Streams and drainage systems are imperative to farmland not only to keep fields properly irrigated but also to prevent flooding, especially in times of excess rain. However, the Environmental Protection Agency (EPA)1 along with the Army Corps recently issued a new rule under the Clean Water Act2 that may add costs and complications to a farmer’s management of the stream on the land.
Previously, the Clean Water Act and its many requirements only applied to navigable waterways. However, the new rule extends the definition of “waters of the United States” to include many streams, small tributaries, and wetlands. Federal officials justified the expansion of control by stating that even these smaller waterways can have a significant impact on the environmental preservation of large bodies or water that are downstream. Because many streams or ditches used by farmers empty out into bigger waters, they could be considered to be tributaries by the EPA and could be subject to federal regulation and compliance.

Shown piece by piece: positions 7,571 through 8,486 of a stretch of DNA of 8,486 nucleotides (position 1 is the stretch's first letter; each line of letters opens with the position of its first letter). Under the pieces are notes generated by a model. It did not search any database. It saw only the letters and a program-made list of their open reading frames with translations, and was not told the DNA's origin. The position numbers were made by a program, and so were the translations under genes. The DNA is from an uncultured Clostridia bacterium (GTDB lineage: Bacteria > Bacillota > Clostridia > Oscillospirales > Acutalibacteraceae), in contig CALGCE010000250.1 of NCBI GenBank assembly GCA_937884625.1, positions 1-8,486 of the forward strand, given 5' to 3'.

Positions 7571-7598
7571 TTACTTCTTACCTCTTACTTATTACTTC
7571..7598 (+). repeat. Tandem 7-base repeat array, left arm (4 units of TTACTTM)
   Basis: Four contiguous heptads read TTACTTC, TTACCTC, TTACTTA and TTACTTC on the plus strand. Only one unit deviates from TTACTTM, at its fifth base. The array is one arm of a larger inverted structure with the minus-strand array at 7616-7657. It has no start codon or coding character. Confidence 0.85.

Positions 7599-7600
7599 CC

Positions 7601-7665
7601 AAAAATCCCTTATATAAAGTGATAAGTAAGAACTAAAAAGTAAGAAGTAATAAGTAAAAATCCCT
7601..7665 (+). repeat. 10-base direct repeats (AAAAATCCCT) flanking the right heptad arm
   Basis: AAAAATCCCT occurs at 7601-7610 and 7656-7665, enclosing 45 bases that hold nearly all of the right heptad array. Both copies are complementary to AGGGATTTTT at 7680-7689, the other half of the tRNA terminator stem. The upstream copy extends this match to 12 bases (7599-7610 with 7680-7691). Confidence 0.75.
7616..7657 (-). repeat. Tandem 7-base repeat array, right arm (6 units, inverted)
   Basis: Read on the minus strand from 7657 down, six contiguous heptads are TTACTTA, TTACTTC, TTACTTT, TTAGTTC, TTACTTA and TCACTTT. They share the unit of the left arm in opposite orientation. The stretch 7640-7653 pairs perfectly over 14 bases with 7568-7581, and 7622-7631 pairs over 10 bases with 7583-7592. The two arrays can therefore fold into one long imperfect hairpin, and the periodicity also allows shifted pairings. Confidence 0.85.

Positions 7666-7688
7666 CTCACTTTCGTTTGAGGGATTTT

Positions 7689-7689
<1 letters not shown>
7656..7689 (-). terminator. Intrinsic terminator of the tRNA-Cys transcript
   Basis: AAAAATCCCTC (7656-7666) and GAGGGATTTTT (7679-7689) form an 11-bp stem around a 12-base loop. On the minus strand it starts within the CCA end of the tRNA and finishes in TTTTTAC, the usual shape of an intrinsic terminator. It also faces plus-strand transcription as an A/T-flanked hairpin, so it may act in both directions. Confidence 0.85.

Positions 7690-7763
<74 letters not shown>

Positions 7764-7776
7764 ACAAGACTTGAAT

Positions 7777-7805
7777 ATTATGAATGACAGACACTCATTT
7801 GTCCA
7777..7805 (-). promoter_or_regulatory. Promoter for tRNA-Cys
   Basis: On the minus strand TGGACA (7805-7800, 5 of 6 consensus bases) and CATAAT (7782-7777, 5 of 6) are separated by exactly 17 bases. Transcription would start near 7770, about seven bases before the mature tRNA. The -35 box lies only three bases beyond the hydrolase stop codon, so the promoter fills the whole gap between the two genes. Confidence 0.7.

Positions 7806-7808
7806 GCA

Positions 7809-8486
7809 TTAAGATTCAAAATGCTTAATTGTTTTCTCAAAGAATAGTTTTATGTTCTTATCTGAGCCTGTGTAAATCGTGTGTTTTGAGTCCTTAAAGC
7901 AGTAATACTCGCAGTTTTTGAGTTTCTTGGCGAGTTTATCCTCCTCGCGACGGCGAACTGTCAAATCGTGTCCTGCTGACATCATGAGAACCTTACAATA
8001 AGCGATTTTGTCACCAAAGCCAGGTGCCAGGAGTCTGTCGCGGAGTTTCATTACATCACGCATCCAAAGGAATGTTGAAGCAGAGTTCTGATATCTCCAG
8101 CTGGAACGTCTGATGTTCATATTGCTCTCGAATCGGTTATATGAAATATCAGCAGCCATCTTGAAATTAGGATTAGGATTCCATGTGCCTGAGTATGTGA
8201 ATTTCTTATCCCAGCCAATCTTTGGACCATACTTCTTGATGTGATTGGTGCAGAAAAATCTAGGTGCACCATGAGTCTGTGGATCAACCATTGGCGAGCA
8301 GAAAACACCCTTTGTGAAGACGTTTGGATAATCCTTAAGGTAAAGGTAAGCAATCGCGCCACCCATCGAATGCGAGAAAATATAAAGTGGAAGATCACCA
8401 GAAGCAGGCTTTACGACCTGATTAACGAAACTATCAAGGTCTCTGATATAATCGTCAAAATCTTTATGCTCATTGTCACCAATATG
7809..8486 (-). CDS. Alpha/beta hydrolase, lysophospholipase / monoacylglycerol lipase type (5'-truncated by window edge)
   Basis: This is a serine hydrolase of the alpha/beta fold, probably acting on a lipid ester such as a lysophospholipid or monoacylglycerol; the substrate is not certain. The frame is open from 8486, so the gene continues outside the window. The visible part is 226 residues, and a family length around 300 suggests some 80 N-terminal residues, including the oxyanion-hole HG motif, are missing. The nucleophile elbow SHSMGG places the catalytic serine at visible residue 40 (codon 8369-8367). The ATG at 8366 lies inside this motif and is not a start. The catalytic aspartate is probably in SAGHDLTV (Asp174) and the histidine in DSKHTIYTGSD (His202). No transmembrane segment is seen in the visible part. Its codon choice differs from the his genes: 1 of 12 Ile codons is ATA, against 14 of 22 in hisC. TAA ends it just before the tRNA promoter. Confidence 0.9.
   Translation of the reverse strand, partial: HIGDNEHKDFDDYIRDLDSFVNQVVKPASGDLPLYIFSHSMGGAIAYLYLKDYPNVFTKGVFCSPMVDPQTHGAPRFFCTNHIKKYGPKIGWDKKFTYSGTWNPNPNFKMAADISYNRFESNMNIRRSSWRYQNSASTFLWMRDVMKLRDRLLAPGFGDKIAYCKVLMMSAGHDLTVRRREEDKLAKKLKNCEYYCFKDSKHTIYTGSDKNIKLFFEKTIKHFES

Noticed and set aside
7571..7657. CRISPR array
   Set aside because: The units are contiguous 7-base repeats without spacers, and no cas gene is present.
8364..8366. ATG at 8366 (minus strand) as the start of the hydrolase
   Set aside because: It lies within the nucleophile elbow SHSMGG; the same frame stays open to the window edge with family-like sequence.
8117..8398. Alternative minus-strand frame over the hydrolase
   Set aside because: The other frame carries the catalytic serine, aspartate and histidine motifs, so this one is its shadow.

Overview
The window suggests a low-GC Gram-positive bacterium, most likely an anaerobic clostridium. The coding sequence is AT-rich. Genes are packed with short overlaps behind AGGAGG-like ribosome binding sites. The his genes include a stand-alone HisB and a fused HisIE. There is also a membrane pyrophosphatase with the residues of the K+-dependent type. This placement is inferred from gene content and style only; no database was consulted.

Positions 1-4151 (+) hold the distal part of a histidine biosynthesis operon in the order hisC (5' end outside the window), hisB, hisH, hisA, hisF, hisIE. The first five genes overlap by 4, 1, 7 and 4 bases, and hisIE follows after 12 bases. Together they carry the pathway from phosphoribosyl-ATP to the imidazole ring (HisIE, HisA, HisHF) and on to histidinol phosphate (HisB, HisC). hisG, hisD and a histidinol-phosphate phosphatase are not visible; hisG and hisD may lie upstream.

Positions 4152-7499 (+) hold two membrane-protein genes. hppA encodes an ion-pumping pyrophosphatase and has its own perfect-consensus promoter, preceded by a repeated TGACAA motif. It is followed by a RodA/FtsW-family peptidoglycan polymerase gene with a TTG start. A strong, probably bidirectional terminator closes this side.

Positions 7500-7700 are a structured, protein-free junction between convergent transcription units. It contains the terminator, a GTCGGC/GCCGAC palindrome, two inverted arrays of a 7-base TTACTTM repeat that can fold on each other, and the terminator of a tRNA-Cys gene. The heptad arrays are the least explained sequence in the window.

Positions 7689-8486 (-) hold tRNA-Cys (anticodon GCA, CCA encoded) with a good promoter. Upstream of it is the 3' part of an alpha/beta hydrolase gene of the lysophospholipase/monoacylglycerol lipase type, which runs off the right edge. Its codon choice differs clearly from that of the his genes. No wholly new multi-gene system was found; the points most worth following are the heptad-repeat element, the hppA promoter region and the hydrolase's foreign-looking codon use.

Farmers with qualifying waterways will now have to apply for and obtain the necessary permits to use and manage waterways. They will also have to undergo inspection into the quality of the water that runs through their land. If the waterway is not up to standards, a farmer may have to initiate significant changes in operations in order to comply with the law and receive the necessary permit. This process can be complicated and costly and all farmers who may be affected should seek the assistance of an experienced attorney who understands all relevant environmental laws.
Call an experienced Tacoma environmental law lawyer to discuss your situation today
If you are a farmer or landowner in Washington and would like assistance on complying with the Clean Water Act or other environmental laws in the most cost-effective way possible, the qualified Tacoma environmental law lawyers at the Dickson Frohlich are here to help you. Our attorneys understand the complex web of environmental laws and the implications of new rules issued by the EPA and other government agencies. If you would like a fee 15-minute consultation to discuss how we can help, please call 253-572-1000 today.